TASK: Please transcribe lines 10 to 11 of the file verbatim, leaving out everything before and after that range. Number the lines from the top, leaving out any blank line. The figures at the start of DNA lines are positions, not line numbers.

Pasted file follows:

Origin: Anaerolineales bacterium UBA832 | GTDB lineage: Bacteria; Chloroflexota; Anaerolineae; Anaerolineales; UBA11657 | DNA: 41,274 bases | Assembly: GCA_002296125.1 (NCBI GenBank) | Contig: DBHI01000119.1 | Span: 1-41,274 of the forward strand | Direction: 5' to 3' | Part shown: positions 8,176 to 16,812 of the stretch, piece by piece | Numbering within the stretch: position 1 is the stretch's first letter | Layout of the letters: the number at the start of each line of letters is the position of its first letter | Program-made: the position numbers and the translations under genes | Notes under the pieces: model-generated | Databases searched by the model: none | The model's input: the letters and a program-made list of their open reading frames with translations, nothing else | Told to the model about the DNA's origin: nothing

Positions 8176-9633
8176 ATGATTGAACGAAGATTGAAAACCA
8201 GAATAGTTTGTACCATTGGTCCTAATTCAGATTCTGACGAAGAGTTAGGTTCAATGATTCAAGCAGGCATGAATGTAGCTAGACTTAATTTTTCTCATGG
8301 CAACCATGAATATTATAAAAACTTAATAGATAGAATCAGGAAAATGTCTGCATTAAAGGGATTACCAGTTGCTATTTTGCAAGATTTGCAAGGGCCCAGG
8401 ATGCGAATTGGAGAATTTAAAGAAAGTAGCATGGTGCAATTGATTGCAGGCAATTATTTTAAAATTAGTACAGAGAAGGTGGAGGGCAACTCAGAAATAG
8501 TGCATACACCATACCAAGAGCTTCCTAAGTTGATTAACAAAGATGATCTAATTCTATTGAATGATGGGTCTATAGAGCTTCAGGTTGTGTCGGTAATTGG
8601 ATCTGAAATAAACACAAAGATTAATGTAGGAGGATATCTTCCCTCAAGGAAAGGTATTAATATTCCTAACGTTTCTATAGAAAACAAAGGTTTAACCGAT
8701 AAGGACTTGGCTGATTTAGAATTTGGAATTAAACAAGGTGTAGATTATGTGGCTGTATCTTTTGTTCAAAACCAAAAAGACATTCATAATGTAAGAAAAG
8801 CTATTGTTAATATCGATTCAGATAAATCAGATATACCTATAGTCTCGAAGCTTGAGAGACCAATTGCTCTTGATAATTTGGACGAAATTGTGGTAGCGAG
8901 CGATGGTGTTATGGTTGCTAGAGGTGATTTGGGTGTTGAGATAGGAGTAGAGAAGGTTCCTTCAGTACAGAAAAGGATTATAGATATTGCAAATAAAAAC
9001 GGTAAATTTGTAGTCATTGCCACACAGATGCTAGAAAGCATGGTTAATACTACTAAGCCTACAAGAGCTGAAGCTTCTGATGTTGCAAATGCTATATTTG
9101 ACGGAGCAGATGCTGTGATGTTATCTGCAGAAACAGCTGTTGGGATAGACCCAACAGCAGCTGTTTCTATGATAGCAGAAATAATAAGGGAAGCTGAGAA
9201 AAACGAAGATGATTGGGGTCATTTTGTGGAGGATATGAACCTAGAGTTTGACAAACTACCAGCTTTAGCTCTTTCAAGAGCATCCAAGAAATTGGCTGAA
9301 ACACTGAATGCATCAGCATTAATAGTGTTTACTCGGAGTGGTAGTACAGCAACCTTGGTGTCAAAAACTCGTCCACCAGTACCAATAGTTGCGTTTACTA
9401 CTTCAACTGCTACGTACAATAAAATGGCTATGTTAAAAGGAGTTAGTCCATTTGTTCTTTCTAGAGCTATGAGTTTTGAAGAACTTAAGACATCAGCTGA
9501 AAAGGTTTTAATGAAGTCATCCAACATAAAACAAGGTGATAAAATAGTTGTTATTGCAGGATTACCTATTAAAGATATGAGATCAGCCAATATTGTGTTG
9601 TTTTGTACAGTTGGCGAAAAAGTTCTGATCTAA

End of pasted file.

8801 CTATTGTTAATATCGATTCAGATAAATCAGATATACCTATAGTCTCGAAGCTTGAGAGACCAATTGCTCTTGATAATTTGGACGAAATTGTGGTAGCGAG
8901 CGATGGTGTTATGGTTGCTAGAGGTGATTTGGGTGTTGAGATAGGAGTAGAGAAGGTTCCTTCAGTACAGAAAAGGATTATAGATATTGCAAATAAAAAC